Book Corner 2020.59

by Matthew Leising

A double story – the founding of Ethereum; and the $55 million heist of its cryptocurrency, ether, in 2016.

Written by a journalist and based entirely on first-person interviews, it’s got credibility and an in-depth perspective. Leising spends a lot of time speaking with and admiring wunderkind founder Vitalik Buterin, Russian-Canadian child-prodigy eccentric genius who saw the potential of blockchain to do more than just serve as a ledger of a digital currency. The beauty of Ehtereum, the Avis to Bitcoin’s Hertz, the number-two-trying-harder, is that its ledger doesn’t just store coins or tokens or static things. It also stores programs, “smart contracts”, which can DO things to the things. You can have literal contracts. You can do crowdfunding. You can do anything you can dream up and code in their programming language, Solidity.

But it also stores cryptocurrency, ether, the “gas” that makes the contracts go, and a speculative currency in its own right. And basically, one day a hacker found a bug in a big important “smart contract” which allowed him to sneak in and steal ether, over and over again.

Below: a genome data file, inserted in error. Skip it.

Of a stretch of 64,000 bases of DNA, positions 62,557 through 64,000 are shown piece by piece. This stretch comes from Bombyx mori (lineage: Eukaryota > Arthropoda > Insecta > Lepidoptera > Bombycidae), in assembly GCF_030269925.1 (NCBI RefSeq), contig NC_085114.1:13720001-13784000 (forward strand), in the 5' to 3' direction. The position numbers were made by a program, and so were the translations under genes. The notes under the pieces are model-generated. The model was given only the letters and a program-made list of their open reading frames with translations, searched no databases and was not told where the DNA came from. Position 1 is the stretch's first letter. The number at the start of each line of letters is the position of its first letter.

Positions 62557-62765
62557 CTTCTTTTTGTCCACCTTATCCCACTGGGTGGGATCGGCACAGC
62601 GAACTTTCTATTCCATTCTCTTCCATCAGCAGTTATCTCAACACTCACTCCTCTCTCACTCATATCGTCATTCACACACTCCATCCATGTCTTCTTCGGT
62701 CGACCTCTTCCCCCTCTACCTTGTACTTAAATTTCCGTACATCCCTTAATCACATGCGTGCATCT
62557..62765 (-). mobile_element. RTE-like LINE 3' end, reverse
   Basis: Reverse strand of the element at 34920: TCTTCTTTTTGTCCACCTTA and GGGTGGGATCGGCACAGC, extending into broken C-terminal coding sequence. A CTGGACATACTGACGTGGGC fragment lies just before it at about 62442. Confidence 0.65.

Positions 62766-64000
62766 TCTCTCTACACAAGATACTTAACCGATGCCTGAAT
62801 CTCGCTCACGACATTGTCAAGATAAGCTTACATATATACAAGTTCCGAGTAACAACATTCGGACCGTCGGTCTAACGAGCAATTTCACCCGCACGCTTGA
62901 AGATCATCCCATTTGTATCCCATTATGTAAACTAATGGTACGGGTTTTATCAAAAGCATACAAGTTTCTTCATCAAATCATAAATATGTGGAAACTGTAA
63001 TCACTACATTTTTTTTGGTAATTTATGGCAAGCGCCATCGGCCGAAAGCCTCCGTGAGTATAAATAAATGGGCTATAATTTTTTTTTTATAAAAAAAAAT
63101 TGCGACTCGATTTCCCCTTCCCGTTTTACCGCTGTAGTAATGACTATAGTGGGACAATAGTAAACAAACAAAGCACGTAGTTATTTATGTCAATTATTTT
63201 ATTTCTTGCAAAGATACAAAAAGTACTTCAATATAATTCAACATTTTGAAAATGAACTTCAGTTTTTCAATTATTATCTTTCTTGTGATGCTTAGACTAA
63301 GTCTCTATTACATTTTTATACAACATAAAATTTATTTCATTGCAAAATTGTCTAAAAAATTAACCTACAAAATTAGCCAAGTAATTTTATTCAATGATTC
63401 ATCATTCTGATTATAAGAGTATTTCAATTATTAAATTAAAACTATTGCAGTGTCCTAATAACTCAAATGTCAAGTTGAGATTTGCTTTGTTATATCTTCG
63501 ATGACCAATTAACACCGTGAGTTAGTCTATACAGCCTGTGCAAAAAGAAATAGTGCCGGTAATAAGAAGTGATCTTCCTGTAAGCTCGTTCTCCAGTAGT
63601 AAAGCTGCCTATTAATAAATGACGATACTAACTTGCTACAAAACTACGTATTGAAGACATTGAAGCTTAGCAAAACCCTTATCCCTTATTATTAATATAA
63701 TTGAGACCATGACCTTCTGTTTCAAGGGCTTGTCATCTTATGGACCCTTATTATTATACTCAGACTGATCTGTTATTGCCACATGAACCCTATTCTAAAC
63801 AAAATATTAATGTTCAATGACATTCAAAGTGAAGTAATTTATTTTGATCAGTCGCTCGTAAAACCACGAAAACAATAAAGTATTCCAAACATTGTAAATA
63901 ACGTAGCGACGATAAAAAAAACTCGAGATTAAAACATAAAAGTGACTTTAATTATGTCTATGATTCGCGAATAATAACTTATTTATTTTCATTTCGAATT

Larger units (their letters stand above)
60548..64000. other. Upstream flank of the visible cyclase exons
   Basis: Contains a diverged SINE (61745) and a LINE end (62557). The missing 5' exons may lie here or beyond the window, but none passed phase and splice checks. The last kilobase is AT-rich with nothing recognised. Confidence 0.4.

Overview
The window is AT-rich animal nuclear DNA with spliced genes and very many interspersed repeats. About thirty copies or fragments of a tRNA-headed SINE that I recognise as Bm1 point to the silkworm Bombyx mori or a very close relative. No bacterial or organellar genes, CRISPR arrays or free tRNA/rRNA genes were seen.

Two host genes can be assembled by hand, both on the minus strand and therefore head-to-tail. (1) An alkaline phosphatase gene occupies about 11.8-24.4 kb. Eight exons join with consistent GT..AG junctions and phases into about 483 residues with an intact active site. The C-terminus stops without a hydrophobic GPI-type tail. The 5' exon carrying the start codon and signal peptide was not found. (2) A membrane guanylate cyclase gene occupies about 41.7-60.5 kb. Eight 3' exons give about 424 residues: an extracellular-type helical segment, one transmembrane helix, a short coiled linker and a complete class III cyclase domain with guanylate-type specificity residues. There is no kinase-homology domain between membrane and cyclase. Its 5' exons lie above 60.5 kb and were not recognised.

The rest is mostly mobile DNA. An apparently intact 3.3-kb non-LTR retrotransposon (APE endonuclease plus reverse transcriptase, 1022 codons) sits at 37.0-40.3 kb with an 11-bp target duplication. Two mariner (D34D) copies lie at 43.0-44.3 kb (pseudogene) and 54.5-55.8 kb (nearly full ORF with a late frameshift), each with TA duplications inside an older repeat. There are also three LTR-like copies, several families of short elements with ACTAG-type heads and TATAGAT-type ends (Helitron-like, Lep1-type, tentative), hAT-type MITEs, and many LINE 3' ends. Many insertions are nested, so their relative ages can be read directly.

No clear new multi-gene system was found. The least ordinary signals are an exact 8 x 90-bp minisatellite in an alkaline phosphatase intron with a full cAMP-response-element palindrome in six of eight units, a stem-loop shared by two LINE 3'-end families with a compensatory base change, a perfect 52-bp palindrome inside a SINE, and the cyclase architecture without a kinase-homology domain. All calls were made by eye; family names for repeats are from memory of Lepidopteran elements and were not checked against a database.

He was stopped. White-hat programmers first went in and exploited the same bug to “steal” as much ether as they could to keep it safe from the thief and be able to return it to its rightful owners… but then the hacker snuck into the stolen ether, too.

So they had to decide what to do… one option was called the “hard fork,” which meant basically rewriting history so that the hack never happened. Ether is, well, ethereal – it doesn’t exist except in the blockchain, so, why not? You can code whatever you want and make it so the hack never happened. But many objected to this, including Vitalik, as “icky.” You’re not supposed to do that. The thing about blockchains is they’re supposed to be immutable. In fact, the thief didn’t really “steal” anything or do anything wrong, right? In theory, he just ran the program a certain way, doing something that it allowed him to do. There was no fundamental bug in Ethereum. It was doing exactly what it was supposed to do. Not the hacker’s fault somebody coded something in a smart contract that they didn’t intend to.

Well, the other option was to basically invalidate the stolen ether – they could make it so that it would no longer be tradeable for other currency, making it worthless.

They chose the hard fork. This isn’t a spoiler. Anyone who cares knows.

It was a pretty good book… never really got bogged down in anything that would be over an interested reader’s head, and never got boring. (  )

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